In US and European literature, Legionella pneumophila is reported as an important etiologic agent of severe community-acquired pneumonia (CAP), but in Chile this information is lacking. The aim of this study was to determine the incidence and identify predictors of severe CAP caused by L pneumophila in Santiago, Chile.
A multicenter, prospective clinical study lasting 18 months was conducted; it included all adult patients with severe CAP admitted to the ICUs of four hospitals in Santiago. We excluded patients who were immunocompromised, had been hospitalized in the previous 4 weeks, or presented with another disease during their hospitalization. All data for the diagnosis of severe CAP were registered, and urinary antigens for L pneumophila serogroup 1 were determined.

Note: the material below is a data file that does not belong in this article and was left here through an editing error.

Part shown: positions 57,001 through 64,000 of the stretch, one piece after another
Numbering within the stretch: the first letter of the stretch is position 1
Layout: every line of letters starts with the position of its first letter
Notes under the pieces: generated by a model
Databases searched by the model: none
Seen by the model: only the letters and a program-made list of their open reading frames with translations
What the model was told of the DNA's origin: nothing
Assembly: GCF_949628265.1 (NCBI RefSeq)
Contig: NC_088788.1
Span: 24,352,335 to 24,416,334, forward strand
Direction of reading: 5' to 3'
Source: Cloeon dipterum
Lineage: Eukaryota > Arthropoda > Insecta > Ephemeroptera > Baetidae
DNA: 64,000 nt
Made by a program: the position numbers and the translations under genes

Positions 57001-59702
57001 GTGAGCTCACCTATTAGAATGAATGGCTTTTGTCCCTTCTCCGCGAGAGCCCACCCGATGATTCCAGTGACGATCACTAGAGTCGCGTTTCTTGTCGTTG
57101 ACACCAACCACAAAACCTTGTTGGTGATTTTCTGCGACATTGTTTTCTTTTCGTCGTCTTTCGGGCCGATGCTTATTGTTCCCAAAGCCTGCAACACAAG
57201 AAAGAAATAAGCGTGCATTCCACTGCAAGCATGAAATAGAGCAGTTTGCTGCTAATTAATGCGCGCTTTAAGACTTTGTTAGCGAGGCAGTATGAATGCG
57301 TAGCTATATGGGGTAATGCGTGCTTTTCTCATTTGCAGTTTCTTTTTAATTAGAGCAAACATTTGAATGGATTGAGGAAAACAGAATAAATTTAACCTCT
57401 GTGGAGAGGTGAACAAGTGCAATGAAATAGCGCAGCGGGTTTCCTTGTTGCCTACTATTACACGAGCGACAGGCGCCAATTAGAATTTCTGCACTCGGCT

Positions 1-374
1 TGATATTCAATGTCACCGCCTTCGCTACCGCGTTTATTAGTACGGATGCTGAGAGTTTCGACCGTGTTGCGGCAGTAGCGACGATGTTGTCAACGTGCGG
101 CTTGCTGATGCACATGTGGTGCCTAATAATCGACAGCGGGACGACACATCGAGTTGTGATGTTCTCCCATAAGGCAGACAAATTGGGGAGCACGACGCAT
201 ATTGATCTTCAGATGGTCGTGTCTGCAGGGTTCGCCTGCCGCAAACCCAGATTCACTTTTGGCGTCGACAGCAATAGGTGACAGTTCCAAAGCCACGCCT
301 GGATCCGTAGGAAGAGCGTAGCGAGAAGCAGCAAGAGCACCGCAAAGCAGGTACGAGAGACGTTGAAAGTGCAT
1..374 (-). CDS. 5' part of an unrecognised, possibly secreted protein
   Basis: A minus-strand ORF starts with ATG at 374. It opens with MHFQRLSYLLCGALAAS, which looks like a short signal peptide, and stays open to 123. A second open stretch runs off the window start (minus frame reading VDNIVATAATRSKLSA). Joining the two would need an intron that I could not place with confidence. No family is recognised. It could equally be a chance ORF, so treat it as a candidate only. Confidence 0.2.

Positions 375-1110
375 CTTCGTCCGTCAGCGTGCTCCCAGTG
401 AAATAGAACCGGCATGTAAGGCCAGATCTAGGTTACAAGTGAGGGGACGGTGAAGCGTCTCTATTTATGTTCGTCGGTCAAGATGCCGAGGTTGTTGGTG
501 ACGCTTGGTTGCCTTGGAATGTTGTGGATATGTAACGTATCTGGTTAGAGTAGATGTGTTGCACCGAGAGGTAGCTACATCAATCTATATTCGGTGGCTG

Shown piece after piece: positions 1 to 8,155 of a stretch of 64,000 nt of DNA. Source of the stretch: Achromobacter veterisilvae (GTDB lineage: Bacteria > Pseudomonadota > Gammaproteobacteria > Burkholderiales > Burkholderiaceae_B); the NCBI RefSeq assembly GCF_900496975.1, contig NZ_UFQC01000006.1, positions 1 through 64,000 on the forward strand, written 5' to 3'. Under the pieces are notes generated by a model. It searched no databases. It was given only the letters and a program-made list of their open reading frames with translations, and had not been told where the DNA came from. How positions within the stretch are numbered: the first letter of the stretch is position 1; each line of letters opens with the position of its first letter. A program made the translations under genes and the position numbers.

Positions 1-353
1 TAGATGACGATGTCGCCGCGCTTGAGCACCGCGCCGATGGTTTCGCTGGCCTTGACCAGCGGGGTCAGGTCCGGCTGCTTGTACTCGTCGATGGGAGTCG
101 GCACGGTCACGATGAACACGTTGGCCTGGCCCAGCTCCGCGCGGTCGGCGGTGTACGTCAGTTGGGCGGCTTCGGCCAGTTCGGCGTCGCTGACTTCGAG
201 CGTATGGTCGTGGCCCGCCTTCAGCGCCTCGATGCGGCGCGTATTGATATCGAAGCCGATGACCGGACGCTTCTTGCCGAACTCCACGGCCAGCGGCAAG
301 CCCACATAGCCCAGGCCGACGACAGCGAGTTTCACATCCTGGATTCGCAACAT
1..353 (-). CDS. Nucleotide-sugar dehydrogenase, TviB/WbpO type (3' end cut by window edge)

A total of 104 patients with severe CAP were included (mean ± SD age, 58.3 ± 19.3 years; men, 64.4%; APACHE (Acute Physiology and Chronic Health Evaluation) II score, 16.7 ± 6.3; Sepsis-related Organ Failure Assessment score, 6.1 ± 3.2; Pitt Bacteremia Score, 3.4 ± 2.5; Pao2/Fio2, 170.8 ± 87.1). An etiologic agent was identified in 62 patients (59.6%), with the most frequent being Streptococcus pneumoniae (27 patients [26%]) and L pneumophila (nine patients [8.6%]). Logistic regression analysis showed that a plasma sodium level of ≤ 130 mEq/L was an independent predictor for L pneumophila severe CAP (OR, 11.3; 95% CI, 2.5-50.5; P = .002). Global mortality was 26% and 33% for L pneumophila. The Pitt bacteremia score and pneumonia score index were the best predictors of mortality.
We found that in Santiago, L pneumophila was second to S pneumoniae as the etiologic agent of severe CAP. Severe hyponatremia at admission appears to be an indicator for L pneumophila etiology in severe CAP.